Python print() and beyond

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Beyond the print() function in Python

Hey guys, today I am going to talk about some features of the print() function in python. You will probably have come across some of these functions while others could seem new.

Let's start by understanding the basics of the print function. In python, the built-in print function is used to print all kinds of stuff - text, numbers, objects, dictionaries etc. But how does this function handle that ?! You might think; it just can do it, it was made for that. But in reality, the print function in python can only handle strings.

Under the hood, anything you pass to the print() function gets converted to a string before being printed to your screen. That mean it will make use of the str() type casting and convert all other data types to strings before displaying them to your console/terminal. Now that you know how the print() work, let's dive into its features.

Furthermore, print doesn't know how to print text to the screen. I won't go detail into that for now. Later in this post, you will know what happens under it.

Basically, you can print whatever you want . The simplest example you have come across is print("Hello World!") It take a string enclosed in double quotes or single quotes and prints it. You can also print multiple stuff by simply separating them with comas as such :

name = "Mike"
age = 24
print("Hello", name, "Your age is", age)
# output : Hello Mike Your age is 24

You can as well print text that takes more than a line. In this case, you will be using the newline escape character \n Example :

print("Hello \nWorld")
# Output : 
#Hello
#World

You can also format text with it. Making use of f-strings

name = "Samson"
print(f"Hello {name}")
# Output : Hello Samson

The example above showcase the basics of the print function. It can take a variable number of values to print. Other than that, there are also some keyword arguments. Let's dive into them

1. Separator

print() allows you to decide what separates text we print with it. By default, all the values you pass to it are separated by empty strings. But we change that. It suffices to include sep= followed by whatever you want to separate your text. Let's make use of the previous example.

name = "Mike"
age = 24
print("Hello", name, "Your age is", age, sep="-")
# output : Hello-Mike-Your age is-24

You notice that all what we passed into it separately are separated by a -. You can modify that however you want. You just need to make sure the separator is a valid string.

2. Ending

You can specify by whatever you want your output to end with. By default, what you print end with a newline escape character \n. Let's change that and see what happens

# without modified end character
print("Hello James")
print("How are you doing")
# Output
# Hello James
# How are you doing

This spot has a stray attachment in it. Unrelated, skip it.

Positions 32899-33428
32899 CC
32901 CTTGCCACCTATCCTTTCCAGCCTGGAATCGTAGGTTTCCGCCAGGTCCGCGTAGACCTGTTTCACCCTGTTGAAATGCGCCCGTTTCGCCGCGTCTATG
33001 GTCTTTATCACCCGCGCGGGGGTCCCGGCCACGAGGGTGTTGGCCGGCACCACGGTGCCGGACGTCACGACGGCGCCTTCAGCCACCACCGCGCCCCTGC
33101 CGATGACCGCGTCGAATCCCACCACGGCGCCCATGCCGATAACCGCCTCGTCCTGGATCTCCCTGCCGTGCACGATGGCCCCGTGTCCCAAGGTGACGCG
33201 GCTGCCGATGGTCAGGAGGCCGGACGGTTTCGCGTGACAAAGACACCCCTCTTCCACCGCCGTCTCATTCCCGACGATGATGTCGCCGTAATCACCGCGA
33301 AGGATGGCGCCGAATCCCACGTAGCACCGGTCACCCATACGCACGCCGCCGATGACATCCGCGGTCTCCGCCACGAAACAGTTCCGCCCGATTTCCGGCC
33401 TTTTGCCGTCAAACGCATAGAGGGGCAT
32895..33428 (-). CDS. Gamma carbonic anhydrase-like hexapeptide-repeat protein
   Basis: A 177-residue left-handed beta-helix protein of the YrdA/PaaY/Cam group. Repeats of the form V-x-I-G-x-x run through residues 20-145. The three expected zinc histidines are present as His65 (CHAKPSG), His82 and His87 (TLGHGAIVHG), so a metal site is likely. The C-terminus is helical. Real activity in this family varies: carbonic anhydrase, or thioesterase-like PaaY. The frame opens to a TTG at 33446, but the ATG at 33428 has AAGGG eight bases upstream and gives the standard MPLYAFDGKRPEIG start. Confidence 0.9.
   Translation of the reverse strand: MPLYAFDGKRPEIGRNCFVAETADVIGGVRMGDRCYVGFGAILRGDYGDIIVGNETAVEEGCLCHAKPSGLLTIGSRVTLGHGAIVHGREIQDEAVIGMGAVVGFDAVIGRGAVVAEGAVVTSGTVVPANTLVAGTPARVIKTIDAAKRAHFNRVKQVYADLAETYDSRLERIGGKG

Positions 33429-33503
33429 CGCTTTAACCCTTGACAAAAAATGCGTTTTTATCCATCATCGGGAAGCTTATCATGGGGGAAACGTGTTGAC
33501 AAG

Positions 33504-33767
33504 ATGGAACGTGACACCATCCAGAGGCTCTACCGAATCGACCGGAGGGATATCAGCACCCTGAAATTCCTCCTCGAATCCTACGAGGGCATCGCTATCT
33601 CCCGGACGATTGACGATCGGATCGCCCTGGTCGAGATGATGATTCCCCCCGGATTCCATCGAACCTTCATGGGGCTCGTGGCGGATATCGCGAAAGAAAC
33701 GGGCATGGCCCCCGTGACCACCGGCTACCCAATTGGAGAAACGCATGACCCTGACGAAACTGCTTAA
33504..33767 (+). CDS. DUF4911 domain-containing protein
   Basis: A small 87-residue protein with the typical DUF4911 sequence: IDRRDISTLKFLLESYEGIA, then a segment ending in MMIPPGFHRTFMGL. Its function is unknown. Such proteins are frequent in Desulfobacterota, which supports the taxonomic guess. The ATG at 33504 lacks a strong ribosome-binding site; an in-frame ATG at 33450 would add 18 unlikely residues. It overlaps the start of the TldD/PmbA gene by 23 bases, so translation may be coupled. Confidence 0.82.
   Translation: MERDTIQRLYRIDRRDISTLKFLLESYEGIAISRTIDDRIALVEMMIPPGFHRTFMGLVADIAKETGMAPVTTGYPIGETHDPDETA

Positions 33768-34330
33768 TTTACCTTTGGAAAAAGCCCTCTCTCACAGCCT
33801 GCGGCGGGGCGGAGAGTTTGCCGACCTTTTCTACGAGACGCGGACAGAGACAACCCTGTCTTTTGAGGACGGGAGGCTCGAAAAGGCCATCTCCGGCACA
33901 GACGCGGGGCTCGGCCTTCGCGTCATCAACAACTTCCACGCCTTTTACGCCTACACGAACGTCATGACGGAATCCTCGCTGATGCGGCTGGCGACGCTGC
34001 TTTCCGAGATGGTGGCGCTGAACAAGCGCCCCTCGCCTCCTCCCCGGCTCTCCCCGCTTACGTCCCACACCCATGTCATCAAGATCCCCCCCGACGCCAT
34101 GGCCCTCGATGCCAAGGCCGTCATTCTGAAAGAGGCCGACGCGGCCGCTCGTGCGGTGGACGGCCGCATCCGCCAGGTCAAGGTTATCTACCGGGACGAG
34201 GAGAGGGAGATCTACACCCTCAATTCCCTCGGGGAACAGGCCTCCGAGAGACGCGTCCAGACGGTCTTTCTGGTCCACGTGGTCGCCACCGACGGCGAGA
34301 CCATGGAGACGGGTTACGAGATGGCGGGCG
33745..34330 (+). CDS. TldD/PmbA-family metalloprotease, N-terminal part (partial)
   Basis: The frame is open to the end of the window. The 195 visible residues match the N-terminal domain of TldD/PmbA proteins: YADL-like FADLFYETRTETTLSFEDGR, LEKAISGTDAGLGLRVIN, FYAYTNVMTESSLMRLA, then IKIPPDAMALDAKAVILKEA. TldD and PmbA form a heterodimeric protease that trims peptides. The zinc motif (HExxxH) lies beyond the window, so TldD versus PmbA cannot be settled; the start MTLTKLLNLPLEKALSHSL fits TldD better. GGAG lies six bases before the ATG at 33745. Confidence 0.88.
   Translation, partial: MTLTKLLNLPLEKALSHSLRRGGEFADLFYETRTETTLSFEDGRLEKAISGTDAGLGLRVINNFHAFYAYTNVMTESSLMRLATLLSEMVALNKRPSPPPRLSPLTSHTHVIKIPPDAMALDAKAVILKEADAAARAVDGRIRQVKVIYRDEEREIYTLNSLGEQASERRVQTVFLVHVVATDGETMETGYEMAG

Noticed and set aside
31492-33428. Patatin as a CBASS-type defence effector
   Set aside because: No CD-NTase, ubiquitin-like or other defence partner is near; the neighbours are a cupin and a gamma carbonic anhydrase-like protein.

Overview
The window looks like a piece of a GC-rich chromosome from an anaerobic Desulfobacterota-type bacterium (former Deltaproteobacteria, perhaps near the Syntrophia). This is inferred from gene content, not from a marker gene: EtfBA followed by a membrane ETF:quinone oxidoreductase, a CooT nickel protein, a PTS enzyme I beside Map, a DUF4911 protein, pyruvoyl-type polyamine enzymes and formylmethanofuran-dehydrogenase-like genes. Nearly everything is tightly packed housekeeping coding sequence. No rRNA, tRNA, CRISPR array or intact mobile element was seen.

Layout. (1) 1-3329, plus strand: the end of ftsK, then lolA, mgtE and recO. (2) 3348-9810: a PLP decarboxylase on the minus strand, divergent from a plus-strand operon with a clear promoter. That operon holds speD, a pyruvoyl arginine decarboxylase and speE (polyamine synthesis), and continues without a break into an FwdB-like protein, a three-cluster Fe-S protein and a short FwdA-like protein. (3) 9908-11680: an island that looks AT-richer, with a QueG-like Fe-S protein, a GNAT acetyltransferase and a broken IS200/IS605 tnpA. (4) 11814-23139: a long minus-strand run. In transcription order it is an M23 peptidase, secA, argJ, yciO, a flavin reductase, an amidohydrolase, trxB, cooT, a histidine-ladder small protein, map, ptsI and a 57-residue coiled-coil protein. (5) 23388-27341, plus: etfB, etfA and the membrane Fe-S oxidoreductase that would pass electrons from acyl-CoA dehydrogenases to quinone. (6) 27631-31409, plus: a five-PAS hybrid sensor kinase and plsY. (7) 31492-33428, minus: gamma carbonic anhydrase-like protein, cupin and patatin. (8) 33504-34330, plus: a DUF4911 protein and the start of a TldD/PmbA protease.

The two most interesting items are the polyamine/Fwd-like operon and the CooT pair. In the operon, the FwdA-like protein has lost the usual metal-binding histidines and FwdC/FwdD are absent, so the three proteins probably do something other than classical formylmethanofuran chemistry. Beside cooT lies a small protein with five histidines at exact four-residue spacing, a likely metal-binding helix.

# with modified end character
print("Hello James", end="")
print("How are you doing", end="")
# Output
# Hello JamesHow are you doing

If we execute that, we notice the text is no more separated by a new line. Let's try that again! But this time, we want it to end by y and move to a new line.

print("Hello James", end="y\n")
print("How are you doing", end="\n")

We get the following output

Hello Jamesy
How are you doingy

Yay it worked !

3. Writing to a file

At the beginning of this post, I said python doesn't know how to print stuff to the screen by itself. It rather uses sys.stdout and writes your text to that file. Wait what ! Print will write text to a file object which I sent to your screen via sys.stdout. Therefore, you can modify this behaviour too in order to have this printed elsewhere. Let's give it a try. Write the following code:

with open("hello.txt", "w") as file_object:
        print("This message is for you", file=file_object)

Executing the above will end in a file name hello.text in the same directory with the text This message is for you in it. Therefore, we can direct where we want our text to be printed. In this case, we created a file name hello.txt and use the file keyword argument to direct the result to be written to that file rather than our terminal. You can use this to direct any result to wherever you want, even through a socket connection.

4. Flushing

This one requires an example. Let's have one!

import time

names = ["John", "Sylvia", "Smith"]

for name in names:
    print(name, end=" ")
    time.sleep(1)

What this code should do is; print a name after a second. Try and run it and see what happens. You notice it unexpectedly waits and print all at once. This is because since it's on a single line, it is all buffered (packed) before we get it. Read more about buffers here But we could go around that by simply adding the flush= keyword argument to the print function. By default it it set to False. Setting it to true will ensure every print statement is executed and freed from buffer before the next one. The following code will make it :

import time

names = ["John", "Sylvia", "Smith"]

for name in names:
    print(name, end=", ", flush=True)
    time.sleep(1)

If you run it. It will print a name, sleep for a second and print another, all on the same line. Yay we did it !

You have reached the end of this post. ko-fi

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